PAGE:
John G Harris, Nov 22, 2006
    #15
  16. John G Harris wrote:
    > Richard Cornford writes

    <snip>
    >> It makes much more sense to tell people that there are no
    >> associative arrays in javascript

    >
    > If you rephrased that to say that there are no general
    > purpose associative arrays in the javascript language
    > it would save a lot of argument.


    What is the difference between 'not an associative array' and 'not a
    general purpose associative array'? Being general is what an associative
    array is expected to do. Otherwise where would it be possible to draw a
    line between an object in which it as possible to store only one
    key/value pair using just a single key (something that hardly anyone
    would regard an associative array) and an associative array?

    > It is obvious to any javascript engine designer that an
    > object is an associative array


    Or a hash table, or something similar (JScript has been observed to be
    using list-like structure for its objects).

    > with some extra data values attached. However,
    > what's handed over to javascript programmers is a
    > polluted associative array.

    <snip>

    But what you are calling pollution here is precisely what makes it
    inappropriate to speak of the result as an associative array. It is an
    object with particular characteristics, which may be suited to the
    storage of key/value pairs where the keys are in a 'safe set' but are
    not suited to the general storage of key value pairs where the keys are
    arbitrary.

    The issue with the name "associative array" is that it brings with it a
    baggage of expectations from language where associative arrays are
    available. Those other associative arrays are general, and so the
    expectation introduced is that the javascript object will be general,
    but it just isn't.

    Richard.
    Richard Cornford, Nov 26, 2006
    #16
  17. josh

    Matt Kruse Guest

    Richard Cornford wrote:
    > Being general is what an
    > associative array is expected to do. Otherwise where would it be
    > possible to draw a line between an object in which it as possible to
    > store only one key/value pair using just a single key (something that
    > hardly anyone would regard an associative array) and an associative
    > array?


    An associative array can have its keys be unknown until runtime. An object
    (in the java sense) cannot.
    Therefore, to be an associative array, the method must allow the keys to be
    uknown until runtime.

    > The issue with the name "associative array" is that it brings with it
    > a baggage of expectations from language where associative arrays are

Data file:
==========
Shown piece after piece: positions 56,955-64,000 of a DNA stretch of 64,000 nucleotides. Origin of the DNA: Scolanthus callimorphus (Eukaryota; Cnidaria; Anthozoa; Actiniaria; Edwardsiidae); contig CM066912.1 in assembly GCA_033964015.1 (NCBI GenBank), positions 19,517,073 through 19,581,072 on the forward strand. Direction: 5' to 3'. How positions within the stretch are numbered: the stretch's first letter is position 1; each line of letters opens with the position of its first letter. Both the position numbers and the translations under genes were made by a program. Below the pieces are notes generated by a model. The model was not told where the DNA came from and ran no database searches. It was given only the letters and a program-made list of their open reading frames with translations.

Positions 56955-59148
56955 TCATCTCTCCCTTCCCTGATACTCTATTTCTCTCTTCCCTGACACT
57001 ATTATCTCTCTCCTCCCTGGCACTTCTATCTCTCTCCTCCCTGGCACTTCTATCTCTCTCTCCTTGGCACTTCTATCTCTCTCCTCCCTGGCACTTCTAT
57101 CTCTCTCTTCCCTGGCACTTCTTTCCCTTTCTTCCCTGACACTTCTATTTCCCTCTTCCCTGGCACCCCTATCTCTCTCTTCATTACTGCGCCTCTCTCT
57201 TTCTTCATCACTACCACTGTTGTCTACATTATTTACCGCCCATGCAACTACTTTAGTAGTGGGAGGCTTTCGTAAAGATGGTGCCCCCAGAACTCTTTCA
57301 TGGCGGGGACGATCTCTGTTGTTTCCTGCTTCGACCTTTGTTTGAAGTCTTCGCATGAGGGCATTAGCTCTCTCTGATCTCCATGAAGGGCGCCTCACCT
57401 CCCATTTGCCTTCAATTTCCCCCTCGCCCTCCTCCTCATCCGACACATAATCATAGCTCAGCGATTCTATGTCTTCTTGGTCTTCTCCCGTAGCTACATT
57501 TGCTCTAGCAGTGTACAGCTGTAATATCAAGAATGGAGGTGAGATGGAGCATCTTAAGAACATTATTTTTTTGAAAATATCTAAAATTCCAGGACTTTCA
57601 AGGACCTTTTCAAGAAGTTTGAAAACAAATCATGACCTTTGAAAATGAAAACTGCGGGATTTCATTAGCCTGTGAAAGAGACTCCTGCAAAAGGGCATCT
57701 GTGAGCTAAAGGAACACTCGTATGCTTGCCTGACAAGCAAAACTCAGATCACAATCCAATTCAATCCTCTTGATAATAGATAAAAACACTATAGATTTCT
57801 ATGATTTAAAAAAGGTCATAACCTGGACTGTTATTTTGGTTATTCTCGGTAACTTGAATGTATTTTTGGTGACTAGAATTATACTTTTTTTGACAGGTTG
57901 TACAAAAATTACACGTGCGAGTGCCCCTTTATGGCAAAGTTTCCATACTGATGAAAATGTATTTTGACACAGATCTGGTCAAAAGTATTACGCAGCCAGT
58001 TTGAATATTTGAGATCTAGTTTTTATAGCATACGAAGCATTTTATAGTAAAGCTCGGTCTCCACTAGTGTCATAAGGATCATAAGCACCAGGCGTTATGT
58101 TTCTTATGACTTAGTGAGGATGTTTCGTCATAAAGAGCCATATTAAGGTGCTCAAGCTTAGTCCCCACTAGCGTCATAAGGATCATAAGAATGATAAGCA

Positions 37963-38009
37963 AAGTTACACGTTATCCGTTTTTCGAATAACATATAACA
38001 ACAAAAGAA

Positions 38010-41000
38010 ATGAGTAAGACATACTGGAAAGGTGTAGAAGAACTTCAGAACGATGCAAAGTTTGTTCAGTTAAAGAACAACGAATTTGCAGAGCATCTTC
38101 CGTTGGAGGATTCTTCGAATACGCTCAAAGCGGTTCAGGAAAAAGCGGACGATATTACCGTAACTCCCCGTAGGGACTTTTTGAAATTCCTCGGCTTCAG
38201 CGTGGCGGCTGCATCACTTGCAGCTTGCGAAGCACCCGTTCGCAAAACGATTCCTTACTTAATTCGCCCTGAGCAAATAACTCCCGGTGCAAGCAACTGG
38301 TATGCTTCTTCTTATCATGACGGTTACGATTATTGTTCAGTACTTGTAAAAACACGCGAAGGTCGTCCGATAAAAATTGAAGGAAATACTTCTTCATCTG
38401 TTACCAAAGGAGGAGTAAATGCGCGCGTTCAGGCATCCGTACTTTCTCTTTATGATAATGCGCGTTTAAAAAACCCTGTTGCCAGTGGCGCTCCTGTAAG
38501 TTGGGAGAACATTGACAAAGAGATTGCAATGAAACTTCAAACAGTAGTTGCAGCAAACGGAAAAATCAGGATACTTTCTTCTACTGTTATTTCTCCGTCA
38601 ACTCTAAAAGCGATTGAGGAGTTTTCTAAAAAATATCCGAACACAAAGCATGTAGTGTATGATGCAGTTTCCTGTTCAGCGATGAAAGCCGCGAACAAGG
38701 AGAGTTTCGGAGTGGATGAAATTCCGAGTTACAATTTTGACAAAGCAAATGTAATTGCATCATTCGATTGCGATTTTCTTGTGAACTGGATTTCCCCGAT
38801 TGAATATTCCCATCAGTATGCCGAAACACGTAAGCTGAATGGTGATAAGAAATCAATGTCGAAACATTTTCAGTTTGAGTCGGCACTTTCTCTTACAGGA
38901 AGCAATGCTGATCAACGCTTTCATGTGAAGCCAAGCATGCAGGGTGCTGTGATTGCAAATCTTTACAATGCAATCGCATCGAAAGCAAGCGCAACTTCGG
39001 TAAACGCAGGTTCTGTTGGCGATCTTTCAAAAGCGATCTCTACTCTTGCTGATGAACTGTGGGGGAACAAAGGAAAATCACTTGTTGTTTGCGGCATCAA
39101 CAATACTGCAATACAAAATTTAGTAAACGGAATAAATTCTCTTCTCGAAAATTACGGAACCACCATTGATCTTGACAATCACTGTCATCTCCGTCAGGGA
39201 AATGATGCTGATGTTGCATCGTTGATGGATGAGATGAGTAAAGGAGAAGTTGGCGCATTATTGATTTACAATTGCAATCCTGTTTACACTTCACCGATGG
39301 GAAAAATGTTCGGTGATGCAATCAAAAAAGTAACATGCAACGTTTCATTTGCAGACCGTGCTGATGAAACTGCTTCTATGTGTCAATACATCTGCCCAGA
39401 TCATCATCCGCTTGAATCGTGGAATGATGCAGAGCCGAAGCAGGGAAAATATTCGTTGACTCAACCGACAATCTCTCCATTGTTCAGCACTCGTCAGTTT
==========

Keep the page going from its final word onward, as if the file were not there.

> available.


    The "baggage" is not consistent between people, since there is no one
    definition of "associative array".

    > Those other associative arrays are general, and so the
    > expectation introduced is that the javascript object will be general,
    > but it just isn't.


    You are deciding what others' expectations are, but I don't think that
    everyone shares the same expectations.

    --
    Matt Kruse
    http://www.JavascriptToolbox.com
    http://www.AjaxToolbox.com
    Matt Kruse, Nov 27, 2006
    #17
  18. Matt Kruse wrote:

    > An "associative array" is a concept - an enumerable data container that is
    > keyed by a name rather than an index, making data possible retrieval without
    > scanning an array of values. Obviously we all agree that using the
    > javascript Object places limitations on how you use it. And we're kind of
    > playing a semantics game. But let's be practical - the goal of a FAQ or
    > answering questions is to help people. And when they ask for associative
    > arrays, nine times out of ten they are looking for a simple name/value data
    > container, and the solution that works best for them is a simple Object.
    > Let's not make that solution so obfuscated that readers aren't sure that
    > they are getting what they're asking for.


    Your post proves a lot of common sense IMO.

    One should rather speak in terms of "forms of associative arrays"
    across languages. It's not a yes-or-no discussion. It's about the
    functionality and behaviour that are possible and that are typical for
    such variables. Their *behaviour* defines how they're intended to work,
    which is clearly "like an associative array". Their particularities do
    not affect that definition.

    One should not discuss this matter on a narrow technical level, that's
    only a red herring. One should only take synthetic and conceptual
    arguments into account.